Area of Expertise:
Since 1980, Dr. Beacham has worked at the Pacific Biological Station where he has conducted research on variation in development, growth, morphology, stock identification, biochemical genetics, quantitive genetics, molecular genetics, maturity, ecology, and population dynamics of Pacific salmon, as well as other Pacific marine fish, invertebrates, and Atlantic marine species.
His main research is associated with determination of fish population structure through the analysis of DNA variation, and then applying this variation to provide advice on practical resource management issues. In the laboratory, they have analyzed microsatellite and major histocompatability complex variation to describe population structure of salmonids. They then use the observed population structure to identify stock composition of samples taken from mixed-stock fisheries. Stock compositions are provided both during the fishing season when managers rely on the results to open and close specific fisheries, and after fisheries to reconstruct catches and abundance of specific stocks or populations. They also use the information to evaluate the genetic distinctiveness of specific populations to provide advice on enhancement strategies, as well as applications to endangered populations. The genetic information is also used to aid in definition of management units for salmonids. Previous research areas at the Pacific Biological Station have included quantitative genetic analysis of salmonid growth and disease resistance, salmonid developmental biology, salmon morphology, and the use of allozymes to characterize salmonid population structure, with associated stock identification applications. Earlier research areas centred on Atlantic groundfish biology and microtine rodent population dynamics.
Projects include examination of stock composition of immature sockeye salmon in the central Bering Sea, examination of population structure of pink salmon in British Columbia, comparison of microsatellites and single nucleotide polymorphisms for stock identification of Chinook salmon in British Columbia, and population structure and stock identification of coho salmon in British Columbia.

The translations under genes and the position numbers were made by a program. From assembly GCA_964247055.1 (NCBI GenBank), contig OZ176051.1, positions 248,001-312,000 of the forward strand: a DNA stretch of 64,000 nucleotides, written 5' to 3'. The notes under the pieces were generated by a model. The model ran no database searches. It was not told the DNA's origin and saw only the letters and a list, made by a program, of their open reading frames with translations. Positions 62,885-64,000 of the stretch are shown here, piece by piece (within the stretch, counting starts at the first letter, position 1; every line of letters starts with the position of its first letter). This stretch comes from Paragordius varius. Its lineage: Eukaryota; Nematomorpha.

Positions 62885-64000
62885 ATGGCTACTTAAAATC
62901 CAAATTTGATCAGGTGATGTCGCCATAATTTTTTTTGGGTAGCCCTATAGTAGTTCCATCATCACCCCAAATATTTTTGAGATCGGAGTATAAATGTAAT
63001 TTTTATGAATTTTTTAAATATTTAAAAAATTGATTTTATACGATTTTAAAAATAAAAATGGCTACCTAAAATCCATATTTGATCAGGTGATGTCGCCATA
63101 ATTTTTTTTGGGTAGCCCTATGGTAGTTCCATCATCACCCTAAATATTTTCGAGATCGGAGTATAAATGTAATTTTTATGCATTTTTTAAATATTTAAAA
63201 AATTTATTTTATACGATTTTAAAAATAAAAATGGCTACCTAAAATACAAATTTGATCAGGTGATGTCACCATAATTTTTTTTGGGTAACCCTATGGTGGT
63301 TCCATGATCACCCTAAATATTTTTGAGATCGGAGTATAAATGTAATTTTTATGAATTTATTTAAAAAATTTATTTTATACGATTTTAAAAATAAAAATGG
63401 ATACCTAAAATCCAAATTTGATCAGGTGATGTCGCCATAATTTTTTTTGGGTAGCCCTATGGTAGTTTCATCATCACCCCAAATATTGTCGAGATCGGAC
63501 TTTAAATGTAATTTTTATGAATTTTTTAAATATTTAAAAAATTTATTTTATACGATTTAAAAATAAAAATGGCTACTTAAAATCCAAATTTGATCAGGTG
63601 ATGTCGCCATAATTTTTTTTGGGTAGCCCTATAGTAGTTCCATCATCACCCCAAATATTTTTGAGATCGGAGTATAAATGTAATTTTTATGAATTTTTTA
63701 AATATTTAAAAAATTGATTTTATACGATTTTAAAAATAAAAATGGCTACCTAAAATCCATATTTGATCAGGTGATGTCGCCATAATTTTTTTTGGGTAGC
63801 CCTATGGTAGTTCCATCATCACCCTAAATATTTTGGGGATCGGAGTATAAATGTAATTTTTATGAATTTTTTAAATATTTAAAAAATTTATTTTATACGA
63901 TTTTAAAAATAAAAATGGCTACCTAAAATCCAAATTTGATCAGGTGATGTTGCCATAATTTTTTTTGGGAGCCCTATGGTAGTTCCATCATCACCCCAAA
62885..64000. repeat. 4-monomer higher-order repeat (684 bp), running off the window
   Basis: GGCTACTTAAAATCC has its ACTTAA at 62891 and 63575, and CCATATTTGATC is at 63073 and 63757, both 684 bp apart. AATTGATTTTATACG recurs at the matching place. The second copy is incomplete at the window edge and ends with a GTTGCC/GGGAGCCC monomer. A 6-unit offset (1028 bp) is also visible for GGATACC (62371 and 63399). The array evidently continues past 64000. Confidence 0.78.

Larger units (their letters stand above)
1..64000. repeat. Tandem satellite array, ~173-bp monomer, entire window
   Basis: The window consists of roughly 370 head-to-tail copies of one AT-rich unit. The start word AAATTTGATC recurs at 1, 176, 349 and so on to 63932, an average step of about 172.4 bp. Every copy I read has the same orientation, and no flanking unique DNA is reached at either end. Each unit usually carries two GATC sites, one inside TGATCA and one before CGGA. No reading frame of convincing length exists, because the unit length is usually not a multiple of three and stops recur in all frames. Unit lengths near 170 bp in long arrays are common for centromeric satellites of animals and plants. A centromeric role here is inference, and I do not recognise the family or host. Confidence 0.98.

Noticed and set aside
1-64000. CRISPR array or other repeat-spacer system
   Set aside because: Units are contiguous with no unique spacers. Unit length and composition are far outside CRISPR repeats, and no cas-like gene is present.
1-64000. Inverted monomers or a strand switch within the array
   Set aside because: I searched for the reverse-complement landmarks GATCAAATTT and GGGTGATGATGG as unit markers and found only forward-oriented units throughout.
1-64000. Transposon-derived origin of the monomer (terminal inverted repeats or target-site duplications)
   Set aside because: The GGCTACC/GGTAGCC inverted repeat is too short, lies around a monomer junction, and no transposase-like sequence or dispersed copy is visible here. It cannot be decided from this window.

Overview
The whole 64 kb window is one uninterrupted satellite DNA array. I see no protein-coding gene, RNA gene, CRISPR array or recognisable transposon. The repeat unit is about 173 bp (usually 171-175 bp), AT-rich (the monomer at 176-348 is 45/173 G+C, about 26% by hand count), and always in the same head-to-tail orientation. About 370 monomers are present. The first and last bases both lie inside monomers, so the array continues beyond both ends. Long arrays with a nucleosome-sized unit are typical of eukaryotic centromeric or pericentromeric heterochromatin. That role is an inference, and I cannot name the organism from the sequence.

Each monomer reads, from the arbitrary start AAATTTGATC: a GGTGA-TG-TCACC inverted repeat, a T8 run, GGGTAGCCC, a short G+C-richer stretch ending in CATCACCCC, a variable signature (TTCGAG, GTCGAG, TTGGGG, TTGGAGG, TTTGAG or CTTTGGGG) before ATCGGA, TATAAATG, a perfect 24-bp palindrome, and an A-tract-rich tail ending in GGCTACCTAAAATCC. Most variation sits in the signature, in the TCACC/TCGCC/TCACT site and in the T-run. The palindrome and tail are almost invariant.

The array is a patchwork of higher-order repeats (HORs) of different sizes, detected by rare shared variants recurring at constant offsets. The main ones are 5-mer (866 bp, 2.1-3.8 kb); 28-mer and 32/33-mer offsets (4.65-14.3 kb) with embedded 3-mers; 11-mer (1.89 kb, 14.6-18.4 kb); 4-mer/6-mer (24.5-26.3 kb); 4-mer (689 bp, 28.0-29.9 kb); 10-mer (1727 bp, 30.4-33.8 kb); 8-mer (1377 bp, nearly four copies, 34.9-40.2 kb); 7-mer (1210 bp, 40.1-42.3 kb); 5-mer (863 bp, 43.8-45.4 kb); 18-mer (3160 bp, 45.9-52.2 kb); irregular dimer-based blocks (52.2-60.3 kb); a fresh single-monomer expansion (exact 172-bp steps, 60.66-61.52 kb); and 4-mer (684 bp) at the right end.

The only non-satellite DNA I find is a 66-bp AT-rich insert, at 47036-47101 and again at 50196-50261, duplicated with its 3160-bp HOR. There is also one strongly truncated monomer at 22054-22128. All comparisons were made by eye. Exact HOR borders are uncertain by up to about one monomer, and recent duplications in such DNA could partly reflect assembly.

Select Presentation(s) / Publication(s):
Nekouei, Omid & Vanderstichel, Raphael & Ming, Tobi & Kaukinen, Karia & Thakur, Krishna & Tabata, Amy & Laurin, Emilie & Tucker, Strahan & Beacham, Terry & Miller, Kristi. (2018). Detection and Assessment of the Distribution of Infectious Agents in Juvenile Fraser River Sockeye Salmon, Canada, in 2012 and 2013. Frontiers in Microbiology. 9. 10.3389/fmicb.2018.03221.
Houde, Aimee Lee & Schulze, Angela & Kaukinen, Karia & Strohm, Jeffrey & Patterson, David & Beacham, Terry & P. Farrell, Anthony & G. Hinch, Scott & Miller, Kristi. (2018). Transcriptional shifts during juvenile Coho salmon (Oncorhynchus kisutch) life stage changes in freshwater and early marine environments. Comparative Biochemistry and Physiology Part D: Genomics and Proteomics. 29. 10.1016/j.cbd.2018.10.002.
Beacham, Terry & Wallace, Colin & Jonsen, Kim & McIntosh, Brenda & Candy, John & Willis, David & Lynch, Cheryl & Moore, Jean-Sébastien & Bernatchez, Louis & E. Withler, Ruth. (2018). Comparison of coded-wire tagging with parentage-based tagging and genetic stock identification in a large-scale coho salmon fisheries application in British Columbia, Canada. Evolutionary Applications. 10.1111/eva.12711.
Beacham, Terry & Araujo, H & Tucker, Strahan & Trudel, Marc. (2018). Validity of inferring size-selective mortality and a critical size limit in Pacific salmon from scale circulus spacing. PLoS ONE. 13. 10.1371/journal.pone.0199418.
Freshwater, Cameron & Trudel, Marc & Beacham, Terry & Grant, SCH & Johnson, Stewart & Neville, CEM & Tucker, Strahan & Juanes, Francis. (2017). Effects of density during freshwater and early marine rearing on juvenile sockeye salmon size, growth, and migration. Marine Ecology Progress Series. 579. 10.3354/meps12279.
Beacham, Terry & E. Withler, Ruth. (2017). Population structure of sea-type and lake-type sockeye salmon and kokanee in the Fraser River and Columbia River drainages. PLOS ONE. 12. e0183713. 10.1371/journal.pone.0183713.